First starting out, I planned everything. I wrote down poses on sticky notes and stuck them in my pocket. Then, in between each pose I'd look at them. I've since learned that candid is the way to go. Not only is it easier on me, but it allows me to capture my clients and not my representation of them. So now it's strictly instinctual—especially during weddings.
In one sentence, why do you take photos?  
I take photos, because I can't help but capture moments that are important. 

If you could offer one piece of advice to a younger artist, what would you say?
Simply put: all of your answers are found by doing one thing—shoot as much as you possibly a huge volume of work. 

On your website, you mention that your clients often become friends. Would you share about that?

I mainly build relationships with my clients by asking questions about them. I want to know their story, their passions, their aspirations. What makes them laugh? What could they spend hours talking about? After figuring that out, I talk about those things. Not because I want them to like me, but because I care about human connection. That's more important to me than any photo I've taken.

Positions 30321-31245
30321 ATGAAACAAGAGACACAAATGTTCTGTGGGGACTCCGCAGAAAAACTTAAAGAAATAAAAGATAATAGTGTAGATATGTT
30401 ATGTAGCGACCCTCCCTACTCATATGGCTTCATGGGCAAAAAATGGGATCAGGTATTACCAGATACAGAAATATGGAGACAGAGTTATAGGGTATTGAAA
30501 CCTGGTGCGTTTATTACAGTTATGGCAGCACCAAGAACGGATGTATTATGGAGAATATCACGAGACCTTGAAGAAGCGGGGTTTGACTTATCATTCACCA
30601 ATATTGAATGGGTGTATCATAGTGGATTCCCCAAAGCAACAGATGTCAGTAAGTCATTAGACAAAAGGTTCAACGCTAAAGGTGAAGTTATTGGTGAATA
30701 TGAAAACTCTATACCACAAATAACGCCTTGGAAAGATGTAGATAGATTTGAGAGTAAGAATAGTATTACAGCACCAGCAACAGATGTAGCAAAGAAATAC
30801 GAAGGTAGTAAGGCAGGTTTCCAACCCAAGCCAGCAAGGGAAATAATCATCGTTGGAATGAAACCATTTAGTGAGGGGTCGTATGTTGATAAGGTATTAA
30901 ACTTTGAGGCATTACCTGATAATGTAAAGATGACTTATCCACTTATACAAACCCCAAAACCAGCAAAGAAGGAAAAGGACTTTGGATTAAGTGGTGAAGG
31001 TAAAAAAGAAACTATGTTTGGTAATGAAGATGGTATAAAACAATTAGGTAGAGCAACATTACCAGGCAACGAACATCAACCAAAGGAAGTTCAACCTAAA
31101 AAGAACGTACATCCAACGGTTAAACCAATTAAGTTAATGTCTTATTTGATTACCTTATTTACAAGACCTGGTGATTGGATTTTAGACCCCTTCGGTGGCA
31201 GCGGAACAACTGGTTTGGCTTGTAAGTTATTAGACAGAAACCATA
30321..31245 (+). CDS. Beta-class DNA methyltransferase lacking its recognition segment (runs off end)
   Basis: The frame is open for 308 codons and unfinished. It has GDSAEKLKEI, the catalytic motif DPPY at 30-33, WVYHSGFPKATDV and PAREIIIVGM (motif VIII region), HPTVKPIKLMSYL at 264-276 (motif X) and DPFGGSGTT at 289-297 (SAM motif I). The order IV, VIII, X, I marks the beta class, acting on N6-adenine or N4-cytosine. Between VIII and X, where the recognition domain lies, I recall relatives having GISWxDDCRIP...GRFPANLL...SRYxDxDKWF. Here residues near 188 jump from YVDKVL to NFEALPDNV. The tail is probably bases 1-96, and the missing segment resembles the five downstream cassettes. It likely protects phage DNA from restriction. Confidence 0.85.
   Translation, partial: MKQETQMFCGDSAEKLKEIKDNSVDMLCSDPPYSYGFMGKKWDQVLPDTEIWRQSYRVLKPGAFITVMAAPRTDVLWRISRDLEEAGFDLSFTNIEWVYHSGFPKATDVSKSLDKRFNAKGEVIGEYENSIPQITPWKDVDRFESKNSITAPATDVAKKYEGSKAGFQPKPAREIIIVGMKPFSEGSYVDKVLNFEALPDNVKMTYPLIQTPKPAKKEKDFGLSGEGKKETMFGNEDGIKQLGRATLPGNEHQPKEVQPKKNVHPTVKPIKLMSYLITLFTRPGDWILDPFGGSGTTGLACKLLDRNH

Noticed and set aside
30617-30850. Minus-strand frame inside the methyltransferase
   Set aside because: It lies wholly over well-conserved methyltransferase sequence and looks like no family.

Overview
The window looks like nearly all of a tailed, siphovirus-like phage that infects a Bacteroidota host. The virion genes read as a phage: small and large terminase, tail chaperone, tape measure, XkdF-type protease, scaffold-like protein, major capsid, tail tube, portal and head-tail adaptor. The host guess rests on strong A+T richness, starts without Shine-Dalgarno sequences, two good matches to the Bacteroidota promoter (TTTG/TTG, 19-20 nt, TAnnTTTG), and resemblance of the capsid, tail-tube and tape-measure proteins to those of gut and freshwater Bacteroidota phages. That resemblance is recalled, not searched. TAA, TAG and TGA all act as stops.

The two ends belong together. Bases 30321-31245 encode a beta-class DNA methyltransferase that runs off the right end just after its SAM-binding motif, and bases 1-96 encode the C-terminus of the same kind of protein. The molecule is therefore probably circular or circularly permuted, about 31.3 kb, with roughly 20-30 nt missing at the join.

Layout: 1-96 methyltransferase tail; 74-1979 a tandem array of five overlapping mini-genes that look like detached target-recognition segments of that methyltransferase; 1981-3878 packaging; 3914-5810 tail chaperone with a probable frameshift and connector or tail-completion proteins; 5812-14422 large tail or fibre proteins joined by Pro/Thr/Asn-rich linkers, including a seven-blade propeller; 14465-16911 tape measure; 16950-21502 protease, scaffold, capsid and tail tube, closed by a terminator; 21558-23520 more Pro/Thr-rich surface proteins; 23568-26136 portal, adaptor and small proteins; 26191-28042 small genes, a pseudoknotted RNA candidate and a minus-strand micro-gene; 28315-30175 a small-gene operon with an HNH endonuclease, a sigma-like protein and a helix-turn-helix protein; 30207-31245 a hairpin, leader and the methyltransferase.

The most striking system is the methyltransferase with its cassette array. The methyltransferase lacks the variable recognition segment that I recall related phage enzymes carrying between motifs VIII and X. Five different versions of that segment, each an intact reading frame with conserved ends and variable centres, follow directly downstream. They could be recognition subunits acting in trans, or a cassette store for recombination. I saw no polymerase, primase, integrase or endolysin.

How do you balance work and personal life? 
Balance is important in everything you do. I make sure that my focus is on my family first, and then on my career. If I need to take a break and do some prayerful meditation, I allow myself to. I think about photography a lot, but try not to let it consume me. We all need a break, even from our passions. Work-life balance is something I am constantly trying to improve. 

What is the craziest thing you have done to get a good shot?
At a wedding or engagement shoot, you’ll likely see me balancing on something incredibly unstable, laying in wet grass, or climbing a tree in order to get a shot. It doesn’t happen all the time, but it does happen.

Do you have any religious beliefs or life philosophies? If so, how do they impact you as a photographer?
I’m LDS (commonly known as Mormon). Religion and spirituality is important to me in that it helps center me and balance my life. Progression and moderation in everything we do is so important and my beliefs have helped fortify that mantra.

Jason, thank you so much for sharing your story on Project Paperie! 
To connect with Jason, visit: 

Instagram/Twitter: @jason_lucas

Sunday, February 22, 2015

Part One // Meet Photographer Jason Lucas

Meet Jason Lucas, a photographer from Seattle, Washington.  The stunning colors and lighting in Jason's work inspire me. His passion for capturing life's big moments is evident in both his photos and words. I'm so excited to share part one of our conversation. Enjoy!

Please tell us a bit about yourself.